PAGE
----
Four Goals for an Architecture Review Board
By Jared Hrabak, Consulting Cybersecurity Engineer, cStor
Having a validated IT design is important and takes time to build. Every organization has some footprint of operational IT. In every environment, there is constant change, improvement, broken applications, hardware, networking, patching, etc. Some organizations struggle to effectively implement new technologies and maintain current ones. Without effective planning, you might feel like you are constantly putting out fires, and your IT team has assumed the role of firefighters.
Purpose of an Architectural Review Board
Planning for change can shift a team’s posture from response to effective prevention. The thoughtful and deliberate transition is hard and takes effort to drive the team towards a planning mentality. If you have ever utilized the Eisenhower Matrix then you understand that everything is important and urgent when you are in pure reaction mode. This state of continuous firefighting is detrimental to an organization, its clients and even employees. As technologists and leaders, we should be striving to be effective planners in the important but less urgent quadrant. An Architecture Review Board (ARB) helps organizations be more proactive in making technology decisions and emphasizes teams to do their due diligence.
ARB Mission: Make technology decisions through due diligence.
Mitigate risk and impacts
Optimize and control costs
Establish validated design
Preparing to Participate in an ARB
Every department that owns or manages some part of the IT stack (YES, security needs to be included) is required to build out its technology roadmap. This includes planned projects for a team to upgrade and maintain the infrastructure of that platform. Don’t forget that the security team will have a big role in this, as hardware and software might go through a lifecycle just like yours. Firewalls may be near the end of life, and the SIEM could need more storage for logs – both need to be considered.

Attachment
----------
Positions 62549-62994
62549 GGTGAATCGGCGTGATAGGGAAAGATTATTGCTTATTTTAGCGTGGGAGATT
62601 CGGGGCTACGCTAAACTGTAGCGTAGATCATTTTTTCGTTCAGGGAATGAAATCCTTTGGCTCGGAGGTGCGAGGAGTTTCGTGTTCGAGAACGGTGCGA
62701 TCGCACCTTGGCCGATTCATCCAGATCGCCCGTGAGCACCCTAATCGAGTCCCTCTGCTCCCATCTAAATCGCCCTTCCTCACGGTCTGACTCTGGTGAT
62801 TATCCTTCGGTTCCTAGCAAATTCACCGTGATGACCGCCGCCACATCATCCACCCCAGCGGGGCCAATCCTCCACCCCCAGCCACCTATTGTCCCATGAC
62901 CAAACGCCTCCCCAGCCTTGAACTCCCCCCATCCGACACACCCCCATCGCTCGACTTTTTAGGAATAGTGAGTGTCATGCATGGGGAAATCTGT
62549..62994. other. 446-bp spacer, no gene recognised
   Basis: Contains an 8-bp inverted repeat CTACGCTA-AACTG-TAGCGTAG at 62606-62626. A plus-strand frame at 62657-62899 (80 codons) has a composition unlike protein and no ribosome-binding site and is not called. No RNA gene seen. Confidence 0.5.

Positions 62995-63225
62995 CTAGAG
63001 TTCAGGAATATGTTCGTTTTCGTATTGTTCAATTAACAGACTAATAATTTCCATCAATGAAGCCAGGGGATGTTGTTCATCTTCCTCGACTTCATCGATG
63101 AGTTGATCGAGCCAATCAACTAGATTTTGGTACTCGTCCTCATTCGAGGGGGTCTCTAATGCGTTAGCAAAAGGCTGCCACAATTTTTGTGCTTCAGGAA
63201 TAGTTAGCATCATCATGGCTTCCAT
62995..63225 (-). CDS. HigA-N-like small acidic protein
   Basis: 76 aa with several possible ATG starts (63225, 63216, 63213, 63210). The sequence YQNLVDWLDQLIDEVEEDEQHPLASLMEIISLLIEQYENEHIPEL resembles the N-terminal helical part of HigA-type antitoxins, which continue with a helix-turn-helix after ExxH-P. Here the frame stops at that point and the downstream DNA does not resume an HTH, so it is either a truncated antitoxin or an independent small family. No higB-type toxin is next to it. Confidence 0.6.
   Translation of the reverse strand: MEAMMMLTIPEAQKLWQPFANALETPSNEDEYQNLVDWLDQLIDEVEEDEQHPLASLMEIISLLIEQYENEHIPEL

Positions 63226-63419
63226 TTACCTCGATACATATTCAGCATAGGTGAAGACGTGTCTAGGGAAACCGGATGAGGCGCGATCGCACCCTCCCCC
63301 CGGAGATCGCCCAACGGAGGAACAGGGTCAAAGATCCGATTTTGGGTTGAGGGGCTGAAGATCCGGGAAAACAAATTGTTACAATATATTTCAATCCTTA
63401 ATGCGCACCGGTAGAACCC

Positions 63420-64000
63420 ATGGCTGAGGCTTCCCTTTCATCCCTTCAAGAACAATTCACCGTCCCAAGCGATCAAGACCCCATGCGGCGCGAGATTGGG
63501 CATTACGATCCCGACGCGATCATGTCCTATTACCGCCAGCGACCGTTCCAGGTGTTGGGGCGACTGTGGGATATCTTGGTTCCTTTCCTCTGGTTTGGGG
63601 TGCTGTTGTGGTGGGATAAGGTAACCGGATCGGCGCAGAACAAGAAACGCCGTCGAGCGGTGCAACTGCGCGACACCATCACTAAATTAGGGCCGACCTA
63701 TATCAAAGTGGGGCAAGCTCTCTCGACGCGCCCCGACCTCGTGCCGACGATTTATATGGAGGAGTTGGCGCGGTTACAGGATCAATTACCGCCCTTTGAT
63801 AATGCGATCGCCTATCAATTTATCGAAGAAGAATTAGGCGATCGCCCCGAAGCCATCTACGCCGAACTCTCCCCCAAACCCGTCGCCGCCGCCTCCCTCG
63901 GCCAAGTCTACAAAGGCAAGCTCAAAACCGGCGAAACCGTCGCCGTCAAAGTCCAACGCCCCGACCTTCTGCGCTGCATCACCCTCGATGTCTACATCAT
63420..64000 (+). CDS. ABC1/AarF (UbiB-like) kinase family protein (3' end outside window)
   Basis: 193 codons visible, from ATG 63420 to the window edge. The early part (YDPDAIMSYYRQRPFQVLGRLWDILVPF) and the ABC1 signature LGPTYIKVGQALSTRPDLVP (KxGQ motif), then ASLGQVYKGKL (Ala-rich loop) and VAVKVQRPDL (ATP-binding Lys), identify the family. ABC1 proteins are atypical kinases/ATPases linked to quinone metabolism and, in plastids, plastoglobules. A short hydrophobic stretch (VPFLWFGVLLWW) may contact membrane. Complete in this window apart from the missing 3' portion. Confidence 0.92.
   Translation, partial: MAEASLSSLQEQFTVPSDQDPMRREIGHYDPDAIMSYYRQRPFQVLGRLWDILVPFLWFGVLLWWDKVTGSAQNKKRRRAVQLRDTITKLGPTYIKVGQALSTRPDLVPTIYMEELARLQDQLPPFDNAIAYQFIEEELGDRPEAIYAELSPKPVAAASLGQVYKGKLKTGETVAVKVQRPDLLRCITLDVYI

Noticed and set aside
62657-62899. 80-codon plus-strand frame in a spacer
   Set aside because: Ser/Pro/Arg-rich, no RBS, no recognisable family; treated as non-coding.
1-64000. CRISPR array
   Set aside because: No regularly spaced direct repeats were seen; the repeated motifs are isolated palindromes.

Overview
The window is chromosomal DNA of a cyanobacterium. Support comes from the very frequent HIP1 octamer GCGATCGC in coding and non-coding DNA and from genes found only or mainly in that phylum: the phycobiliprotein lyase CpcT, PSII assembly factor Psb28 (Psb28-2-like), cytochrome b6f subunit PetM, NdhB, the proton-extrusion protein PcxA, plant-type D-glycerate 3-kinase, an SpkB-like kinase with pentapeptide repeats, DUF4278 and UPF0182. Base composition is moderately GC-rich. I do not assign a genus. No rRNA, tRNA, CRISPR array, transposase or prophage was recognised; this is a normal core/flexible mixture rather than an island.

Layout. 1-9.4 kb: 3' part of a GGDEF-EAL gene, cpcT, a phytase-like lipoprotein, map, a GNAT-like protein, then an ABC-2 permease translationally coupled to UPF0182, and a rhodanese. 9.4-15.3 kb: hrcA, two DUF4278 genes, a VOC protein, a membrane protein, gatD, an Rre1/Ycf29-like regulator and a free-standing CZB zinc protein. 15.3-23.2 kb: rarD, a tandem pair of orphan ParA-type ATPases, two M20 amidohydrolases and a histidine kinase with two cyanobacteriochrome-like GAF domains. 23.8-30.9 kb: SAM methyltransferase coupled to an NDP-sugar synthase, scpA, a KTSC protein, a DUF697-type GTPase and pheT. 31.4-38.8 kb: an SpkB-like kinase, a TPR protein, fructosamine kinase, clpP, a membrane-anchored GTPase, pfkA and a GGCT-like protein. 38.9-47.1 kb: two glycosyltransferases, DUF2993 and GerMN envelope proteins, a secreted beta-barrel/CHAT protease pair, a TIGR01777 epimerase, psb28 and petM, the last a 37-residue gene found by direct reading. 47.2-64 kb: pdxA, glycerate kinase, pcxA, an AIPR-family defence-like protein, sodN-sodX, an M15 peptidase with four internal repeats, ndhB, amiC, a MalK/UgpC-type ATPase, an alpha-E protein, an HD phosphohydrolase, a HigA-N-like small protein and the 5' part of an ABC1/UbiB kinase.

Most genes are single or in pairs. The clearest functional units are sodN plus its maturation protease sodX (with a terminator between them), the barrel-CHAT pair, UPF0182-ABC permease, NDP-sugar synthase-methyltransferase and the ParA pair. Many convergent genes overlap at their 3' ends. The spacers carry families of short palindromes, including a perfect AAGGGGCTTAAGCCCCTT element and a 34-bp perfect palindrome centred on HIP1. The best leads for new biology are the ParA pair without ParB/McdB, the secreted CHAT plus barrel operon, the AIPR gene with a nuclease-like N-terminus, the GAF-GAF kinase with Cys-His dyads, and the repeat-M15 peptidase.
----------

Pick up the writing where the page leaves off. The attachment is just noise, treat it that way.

Focus on all individual technologies across the platform and identify dependencies. All of these items should be rolled up and coordinated for requirements from other teams, helping those teams plan and allocate resources that your team needs. This process will also encourage teams to collaborate for shared resources and capacity management.
During the ARB meetings, focus on supporting and improving the organization’s infrastructure while maintaining security. Corporate risk tolerances should be identified so the ARB can understand the cost of acting (or not). These risks will often drive the priorities of the proposed projects.
When building or buying new technology, all of the requirements should be fully considered. A new application may need additional physical or virtual servers, which may strain or impact the infrastructure and/or virtualization teams. The application may also generate excessive logs that would necessitate additional SIEM licensing for the security team and additional disk capacity for the storage team.
Adopting an Architecture Review Board is a start, but integrating it into an operating process takes time, buy-in and effective communication. It will be hard work at first; however, once the process is built it will just entail maintaining that process. The end goal is to build an Architecture Review Board (ARB) that involves all IT and Security stakeholders.
As always, if you need help implementing an ARB or evaluating your IT organization’s processes as a whole, please contact us.